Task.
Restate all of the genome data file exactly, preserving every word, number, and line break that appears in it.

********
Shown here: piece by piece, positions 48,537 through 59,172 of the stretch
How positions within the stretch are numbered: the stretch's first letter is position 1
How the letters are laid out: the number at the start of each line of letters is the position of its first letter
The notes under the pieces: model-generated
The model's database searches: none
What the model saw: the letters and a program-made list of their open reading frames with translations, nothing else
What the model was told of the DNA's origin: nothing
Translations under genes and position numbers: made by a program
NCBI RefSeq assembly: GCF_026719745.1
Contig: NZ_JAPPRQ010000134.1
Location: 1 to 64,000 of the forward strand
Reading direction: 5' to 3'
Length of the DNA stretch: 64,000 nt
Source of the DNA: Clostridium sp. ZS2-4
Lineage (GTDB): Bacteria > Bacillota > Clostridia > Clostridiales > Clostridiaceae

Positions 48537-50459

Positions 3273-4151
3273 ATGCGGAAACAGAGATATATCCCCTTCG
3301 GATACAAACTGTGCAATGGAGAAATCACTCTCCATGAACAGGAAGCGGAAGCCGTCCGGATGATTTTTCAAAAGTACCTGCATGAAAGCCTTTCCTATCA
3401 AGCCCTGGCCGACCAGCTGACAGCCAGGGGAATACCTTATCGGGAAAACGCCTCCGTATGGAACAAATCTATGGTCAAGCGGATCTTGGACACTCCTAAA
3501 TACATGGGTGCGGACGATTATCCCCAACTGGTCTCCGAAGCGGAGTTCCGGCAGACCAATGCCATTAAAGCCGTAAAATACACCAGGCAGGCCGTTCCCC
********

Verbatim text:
Shown here: piece by piece, positions 48,537 through 59,172 of the stretch
How positions within the stretch are numbered: the stretch's first letter is position 1
How the letters are laid out: the number at the start of each line of letters is the position of its first letter
The notes under the pieces: model-generated
The model's database searches: none
What the model saw: the letters and a program-made list of their open reading frames with translations, nothing else
What the model was told of the DNA's origin: nothing
Translations under genes and position numbers: made by a program
NCBI RefSeq assembly: GCF_026719745.1
Contig: NZ_JAPPRQ010000134.1
Location: 1 to 64,000 of the forward strand
Reading direction: 5' to 3'
Length of the DNA stretch: 64,000 nt
Source of the DNA: Clostridium sp. ZS2-4
Lineage (GTDB): Bacteria > Bacillota > Clostridia > Clostridiales > Clostridiaceae

Positions 48537-50459

Positions 3273-4151
3273 ATGCGGAAACAGAGATATATCCCCTTCG
3301 GATACAAACTGTGCAATGGAGAAATCACTCTCCATGAACAGGAAGCGGAAGCCGTCCGGATGATTTTTCAAAAGTACCTGCATGAAAGCCTTTCCTATCA
3401 AGCCCTGGCCGACCAGCTGACAGCCAGGGGAATACCTTATCGGGAAAACGCCTCCGTATGGAACAAATCTATGGTCAAGCGGATCTTGGACACTCCTAAA
3501 TACATGGGTGCGGACGATTATCCCCAACTGGTCTCCGAAGCGGAGTTCCGGCAGACCAATGCCATTAAAGCCGTAAAATACACCAGGCAGGCCGTTCCCC